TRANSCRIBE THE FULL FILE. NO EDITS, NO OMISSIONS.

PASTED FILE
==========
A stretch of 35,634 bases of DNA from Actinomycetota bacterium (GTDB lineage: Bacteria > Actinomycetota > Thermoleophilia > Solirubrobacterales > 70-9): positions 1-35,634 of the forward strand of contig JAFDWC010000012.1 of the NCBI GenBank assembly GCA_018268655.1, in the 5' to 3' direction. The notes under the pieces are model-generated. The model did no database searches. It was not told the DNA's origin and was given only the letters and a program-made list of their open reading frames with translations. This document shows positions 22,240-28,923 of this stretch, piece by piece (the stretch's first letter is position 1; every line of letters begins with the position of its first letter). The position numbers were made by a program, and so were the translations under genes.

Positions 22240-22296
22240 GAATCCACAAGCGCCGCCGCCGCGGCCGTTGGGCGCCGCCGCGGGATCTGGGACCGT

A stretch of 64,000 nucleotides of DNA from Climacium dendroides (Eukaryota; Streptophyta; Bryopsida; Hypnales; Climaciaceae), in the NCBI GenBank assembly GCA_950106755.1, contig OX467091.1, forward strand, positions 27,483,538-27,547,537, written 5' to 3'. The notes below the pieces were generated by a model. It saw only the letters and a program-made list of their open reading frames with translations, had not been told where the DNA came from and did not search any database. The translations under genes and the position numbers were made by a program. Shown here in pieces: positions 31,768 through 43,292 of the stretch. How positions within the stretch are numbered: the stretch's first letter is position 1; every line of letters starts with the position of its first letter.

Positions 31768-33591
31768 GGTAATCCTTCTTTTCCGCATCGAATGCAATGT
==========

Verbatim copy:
A stretch of 35,634 bases of DNA from Actinomycetota bacterium (GTDB lineage: Bacteria > Actinomycetota > Thermoleophilia > Solirubrobacterales > 70-9): positions 1-35,634 of the forward strand of contig JAFDWC010000012.1 of the NCBI GenBank assembly GCA_018268655.1, in the 5' to 3' direction. The notes under the pieces are model-generated. The model did no database searches. It was not told the DNA's origin and was given only the letters and a program-made list of their open reading frames with translations. This document shows positions 22,240-28,923 of this stretch, piece by piece (the stretch's first letter is position 1; every line of letters begins with the position of its first letter). The position numbers were made by a program, and so were the translations under genes.

Positions 22240-22296
22240 GAATCCACAAGCGCCGCCGCCGCGGCCGTTGGGCGCCGCCGCGGGATCTGGGACCGT

A stretch of 64,000 nucleotides of DNA from Climacium dendroides (Eukaryota; Streptophyta; Bryopsida; Hypnales; Climaciaceae), in the NCBI GenBank assembly GCA_950106755.1, contig OX467091.1, forward strand, positions 27,483,538-27,547,537, written 5' to 3'. The notes below the pieces were generated by a model. It saw only the letters and a program-made list of their open reading frames with translations, had not been told where the DNA came from and did not search any database. The translations under genes and the position numbers were made by a program. Shown here in pieces: positions 31,768 through 43,292 of the stretch. How positions within the stretch are numbered: the stretch's first letter is position 1; every line of letters starts with the position of its first letter.

Positions 31768-33591
31768 GGTAATCCTTCTTTTCCGCATCGAATGCAATGT